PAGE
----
Review Summary: Don't believe the hype.
For several months, the TOP fanbase anxiously awaited the release of the duo’s fifth and freshest album, Trench. After a series of three very different singles, as well as a fully leaked audio clip of “My Blood,” it was clear that these new songs have shown much artistic growth when compared to the highly commercial album, Blurryface. Trench is yet another concept album by the pair, but unlike Vessel or Blurryface, Trench is also their most cohesive work to date.
There are certain albums where you can nearly imagine what a song would sound like as soon as the tracklist is revealed. And with such cool titles as “Neon Gravestones” and “Pet Cheetah,” it almost sounds too good to be true. Despite the titles, which are all listed on the front cover of the album, something that artists should do more often, in this reviewer’s opinion, the music on this album really digs deep. Most songs are highly experimental when placed in the context of their own music, and they’ve always dabbled in multiple genres. However, this is an effort that avoids showing off how many genres they can hop between, and instead crafts its own unique blend of elements for every song.
If you’re looking for more guitar-heavy tracks like “Jumpsuit,” you’ll probably be disappointed. Everything else on Trench fits in more with the alternative hip hop sound that they’ve always tried to perfect rather than semi-hard rock. This is probably for the best, since guitars aren’t so prominent in that many TOP songs. There’s actually quite a lot of piano on here as well, like on “Leave the City,” the album’s closer. And the sad part is that the “sad part” of the record, starting with “Cut my Lip,” has some boring songs. Even though some of them are piano ballads designed to sound pretty, it just doesn’t deliver with the energy. The last song, especially, falls flat from its overuse of soft keyboards and pianos, as well as being too repetitive with the chorus that goes, “They know that it’s almost over.”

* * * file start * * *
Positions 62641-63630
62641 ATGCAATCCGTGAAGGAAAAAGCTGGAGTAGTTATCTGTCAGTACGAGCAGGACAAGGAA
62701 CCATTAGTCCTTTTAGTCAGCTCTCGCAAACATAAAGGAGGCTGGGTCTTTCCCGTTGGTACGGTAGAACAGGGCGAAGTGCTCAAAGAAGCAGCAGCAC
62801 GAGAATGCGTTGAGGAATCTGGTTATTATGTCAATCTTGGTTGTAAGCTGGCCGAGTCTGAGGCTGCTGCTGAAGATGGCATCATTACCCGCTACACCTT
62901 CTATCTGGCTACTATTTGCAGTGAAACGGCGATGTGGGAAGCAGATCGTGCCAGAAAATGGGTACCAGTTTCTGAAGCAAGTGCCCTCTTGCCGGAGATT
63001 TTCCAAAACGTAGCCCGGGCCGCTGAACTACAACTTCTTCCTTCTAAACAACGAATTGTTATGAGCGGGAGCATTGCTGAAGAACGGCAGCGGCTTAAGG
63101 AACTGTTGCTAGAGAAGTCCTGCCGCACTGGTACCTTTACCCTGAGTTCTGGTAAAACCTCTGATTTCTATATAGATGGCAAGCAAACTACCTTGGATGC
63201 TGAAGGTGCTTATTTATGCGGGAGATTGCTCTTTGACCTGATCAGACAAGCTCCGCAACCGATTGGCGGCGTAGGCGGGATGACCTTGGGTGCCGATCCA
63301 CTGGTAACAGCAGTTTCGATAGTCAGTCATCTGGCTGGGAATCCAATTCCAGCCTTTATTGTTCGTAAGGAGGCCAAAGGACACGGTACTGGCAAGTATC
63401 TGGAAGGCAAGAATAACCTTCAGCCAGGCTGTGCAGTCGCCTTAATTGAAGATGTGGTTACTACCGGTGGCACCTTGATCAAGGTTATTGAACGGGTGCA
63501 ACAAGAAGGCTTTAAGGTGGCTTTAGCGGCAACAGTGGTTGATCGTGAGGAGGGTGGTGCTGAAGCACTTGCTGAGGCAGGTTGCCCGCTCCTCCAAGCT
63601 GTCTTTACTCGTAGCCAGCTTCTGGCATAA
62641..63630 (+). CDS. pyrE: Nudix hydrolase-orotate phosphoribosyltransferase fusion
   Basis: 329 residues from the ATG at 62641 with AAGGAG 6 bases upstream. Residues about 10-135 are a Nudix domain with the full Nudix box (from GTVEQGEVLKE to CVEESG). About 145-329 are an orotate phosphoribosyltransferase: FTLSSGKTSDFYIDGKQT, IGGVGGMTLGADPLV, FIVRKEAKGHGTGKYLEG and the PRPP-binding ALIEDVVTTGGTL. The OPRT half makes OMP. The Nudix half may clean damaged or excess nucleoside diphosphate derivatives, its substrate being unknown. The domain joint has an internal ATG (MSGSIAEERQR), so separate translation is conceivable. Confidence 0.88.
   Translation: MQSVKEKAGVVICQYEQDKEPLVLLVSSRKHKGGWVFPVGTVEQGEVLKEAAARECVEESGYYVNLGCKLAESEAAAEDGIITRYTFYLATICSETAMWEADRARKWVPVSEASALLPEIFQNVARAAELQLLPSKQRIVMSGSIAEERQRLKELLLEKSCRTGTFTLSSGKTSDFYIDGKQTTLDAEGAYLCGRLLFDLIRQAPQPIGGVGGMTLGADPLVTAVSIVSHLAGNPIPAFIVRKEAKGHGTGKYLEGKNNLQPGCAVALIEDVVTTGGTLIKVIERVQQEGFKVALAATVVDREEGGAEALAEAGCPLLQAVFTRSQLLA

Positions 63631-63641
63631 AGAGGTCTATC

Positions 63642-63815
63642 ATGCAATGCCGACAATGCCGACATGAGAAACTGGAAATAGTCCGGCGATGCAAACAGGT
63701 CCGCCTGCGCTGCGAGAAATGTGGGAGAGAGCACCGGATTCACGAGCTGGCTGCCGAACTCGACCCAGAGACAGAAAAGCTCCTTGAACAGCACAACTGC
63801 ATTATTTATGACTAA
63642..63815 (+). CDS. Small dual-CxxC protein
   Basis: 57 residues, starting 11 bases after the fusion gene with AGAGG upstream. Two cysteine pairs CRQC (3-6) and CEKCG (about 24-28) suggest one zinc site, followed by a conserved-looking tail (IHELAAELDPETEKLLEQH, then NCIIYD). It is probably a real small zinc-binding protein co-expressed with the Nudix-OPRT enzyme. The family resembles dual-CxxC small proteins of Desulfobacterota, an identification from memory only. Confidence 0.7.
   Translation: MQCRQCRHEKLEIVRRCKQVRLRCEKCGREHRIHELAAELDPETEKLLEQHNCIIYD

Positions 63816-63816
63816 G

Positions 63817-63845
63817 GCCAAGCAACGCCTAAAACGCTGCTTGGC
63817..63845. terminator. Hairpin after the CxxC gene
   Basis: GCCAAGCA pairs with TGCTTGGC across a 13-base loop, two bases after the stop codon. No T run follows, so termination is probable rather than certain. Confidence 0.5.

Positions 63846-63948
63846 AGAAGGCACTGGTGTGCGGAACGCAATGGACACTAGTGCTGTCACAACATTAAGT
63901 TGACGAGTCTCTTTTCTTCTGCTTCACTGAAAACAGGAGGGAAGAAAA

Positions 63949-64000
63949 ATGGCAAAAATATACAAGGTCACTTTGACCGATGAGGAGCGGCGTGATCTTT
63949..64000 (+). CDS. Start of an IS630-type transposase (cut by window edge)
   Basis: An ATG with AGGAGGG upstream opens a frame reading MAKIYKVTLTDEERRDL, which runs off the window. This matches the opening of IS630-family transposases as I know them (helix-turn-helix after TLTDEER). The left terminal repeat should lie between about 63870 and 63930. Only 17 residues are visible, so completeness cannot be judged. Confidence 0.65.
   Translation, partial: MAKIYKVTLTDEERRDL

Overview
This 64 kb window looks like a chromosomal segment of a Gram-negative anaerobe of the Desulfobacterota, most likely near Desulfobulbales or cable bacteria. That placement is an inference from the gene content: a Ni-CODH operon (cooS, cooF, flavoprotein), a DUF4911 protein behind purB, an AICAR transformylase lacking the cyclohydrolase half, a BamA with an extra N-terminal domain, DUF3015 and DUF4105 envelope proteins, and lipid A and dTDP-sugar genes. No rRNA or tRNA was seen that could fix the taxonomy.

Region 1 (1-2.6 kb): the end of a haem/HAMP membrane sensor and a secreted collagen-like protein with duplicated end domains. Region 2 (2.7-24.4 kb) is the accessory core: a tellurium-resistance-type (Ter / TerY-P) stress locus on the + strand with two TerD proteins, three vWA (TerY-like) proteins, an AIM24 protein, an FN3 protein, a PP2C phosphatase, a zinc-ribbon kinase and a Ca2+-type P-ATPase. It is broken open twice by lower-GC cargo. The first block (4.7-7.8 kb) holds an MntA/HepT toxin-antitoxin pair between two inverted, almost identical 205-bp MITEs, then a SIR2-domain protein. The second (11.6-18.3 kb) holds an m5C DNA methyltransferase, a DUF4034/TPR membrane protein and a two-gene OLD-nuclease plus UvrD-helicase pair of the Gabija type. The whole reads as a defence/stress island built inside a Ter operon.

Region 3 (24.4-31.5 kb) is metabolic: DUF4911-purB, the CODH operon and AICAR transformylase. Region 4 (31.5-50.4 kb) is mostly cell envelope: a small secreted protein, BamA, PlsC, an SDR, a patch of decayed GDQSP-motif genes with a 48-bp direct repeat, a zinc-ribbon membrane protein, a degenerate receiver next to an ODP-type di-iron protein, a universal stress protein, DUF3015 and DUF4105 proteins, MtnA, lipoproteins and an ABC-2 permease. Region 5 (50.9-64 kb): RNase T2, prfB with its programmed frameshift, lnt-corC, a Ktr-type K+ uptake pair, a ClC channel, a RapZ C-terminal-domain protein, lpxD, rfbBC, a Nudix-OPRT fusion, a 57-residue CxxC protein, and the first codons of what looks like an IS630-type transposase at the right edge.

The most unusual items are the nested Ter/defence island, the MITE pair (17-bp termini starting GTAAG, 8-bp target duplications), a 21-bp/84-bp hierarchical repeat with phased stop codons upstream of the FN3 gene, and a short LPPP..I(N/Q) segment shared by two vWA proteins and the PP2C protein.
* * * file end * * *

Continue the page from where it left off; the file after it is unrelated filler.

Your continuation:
But there were some interesting twists and turns that this trench had to offer. “Levitate” smoothly segues from the end of “Jumpsuit,” and it’s a super short song with a clanging hip hop beat, but it’s worth a listen. And, hey, wouldn’t it be cool if Tyler Joseph would somewhat imitate Oasis frontman, Liam Gallagher? Well, it sounds like he’s got that covered on “The Hype.” Easily the catchiest track on the album, “The Hype” features a chorus with some serious “Wonderwall” vibes, a ukulele riff, pianos, strings, dense drums, and synthesizers. It’s the moment where everything great about Trench comes together: catchy choruses, hip hop rhythms, and various different instruments, creating a collage of sound. “Nico and the Niners” is just as catchy as “The Hype." It adds a psychedelic dose of reversed loops and sounds to the mix, while still sounding like a pop song.
As far as the actual concept goes, leave it to the thousands of die-hard fans to decipher! Trench is still a great alternative rap rock album even if you don’t believe the hype.
“The Hype” (BEST TRACK)
Overall Rating: 3.5 stars